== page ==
Researchers identify a yeast strain that can help boost mineral bioavailability in the human body

Phosphorus is one of the vital minerals for all living beings including plants. In plants, 50-80 percent of phosphorus is stored in grains as organic phosphorus.

Phosphorus deficiency can lead to several health complications. Many a times we face this deficiency despite consuming phosphorus-rich food. This is because of the inability of the human body to absorb it. Now, scientists at the National Chemical Laboratory in Pune have identified a yeast strain that can improve the absorption of phosphorus and make other vital minerals bioavailable.

Grains.

Grains.

Phosphorus is one of the vital minerals for all living beings including plants. In plants, 50-80 percent of phosphorus is stored in grains as organic phosphorus. Nuts, seeds, beans and whole grains are rich in phosphorus while vegetables and fruits contain less amounts of it. Despite this, livestock and humans not only exhibit a deficiency of phosphorus, but also of other minerals as well. This is because humans and non-ruminant animals lack an enzyme called phytase that converts phytate into free phosphorus.

NCL researchers have identified the yeast strain called Saccharomyces cerevisiae (NCIM 3662) which can effectively dephytinize the phytate to free phosphorus and also possess the probiotic properties.

"Saccharomyces cerevisae is a well studied yeast and used as a probiotic since decades. The probiotic property and phytase producing ability of yeast can be exploited in dephytinization of food and animal feed", said Dr. Mahesh Dharne, who led the research team, while talking to India Science Wire.

The team has isolated the particular yeast strain from rhizosphere soil and screened its phytase activity. “The phytase production process was scaled-up upto 10-L fermenter scale. S. cerevisiae strain reported by us has high cell-bound phytase producer with the activity of 164 IU/DCG (International Units/ Dry Cell Gram) compared to other phytase-producing probiotic yeasts,” he added.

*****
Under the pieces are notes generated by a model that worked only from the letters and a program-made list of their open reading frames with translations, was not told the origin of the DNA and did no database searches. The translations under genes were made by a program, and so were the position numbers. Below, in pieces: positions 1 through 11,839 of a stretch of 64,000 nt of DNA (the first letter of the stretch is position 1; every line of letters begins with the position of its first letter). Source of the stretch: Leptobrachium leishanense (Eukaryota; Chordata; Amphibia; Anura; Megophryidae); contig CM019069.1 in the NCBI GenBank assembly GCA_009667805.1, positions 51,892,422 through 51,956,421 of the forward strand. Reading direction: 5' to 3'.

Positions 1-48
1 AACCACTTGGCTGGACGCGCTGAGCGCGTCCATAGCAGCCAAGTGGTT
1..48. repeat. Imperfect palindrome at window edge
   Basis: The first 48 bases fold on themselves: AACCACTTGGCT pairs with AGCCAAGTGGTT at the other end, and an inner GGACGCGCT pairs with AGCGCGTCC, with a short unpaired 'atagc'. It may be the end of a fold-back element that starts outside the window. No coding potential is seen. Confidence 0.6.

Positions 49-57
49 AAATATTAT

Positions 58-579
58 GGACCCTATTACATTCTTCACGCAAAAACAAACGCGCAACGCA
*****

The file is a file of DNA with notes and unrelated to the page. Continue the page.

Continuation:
The probiotic property of the isolated yeast strain was demonstrated by its capability to withstand harsh gastrointestinal tract environment. A detailed study was performed on its capacity to tolerate artificial gastric acid conditions, hydrophobicity, autoaggregation and co-aggregation ability, bile salt hydrolase (BSH) activity and capability to survive in low oxygen conditions of gut. It has all necessary attributes of a probiotic. Its dephytinizing potential was tested on various plant based foods like ragi (finger millet) flour, soyaflour, chickpeaflour, and poultry animal feed.

"A combination of cell-bound dephytinizing phytase and nutrition ameliorating probiotic traits of this strain can have useful applications in food technology sector", said Dr. Dharne.

The research team included Kumar Raja Puppala, V Ravi Kumar, JayantKhire and Dr. Mahesh Dharne. This work has been published in the journal Probiotics and Antimicrobial Proteins and a patent application has been filed.




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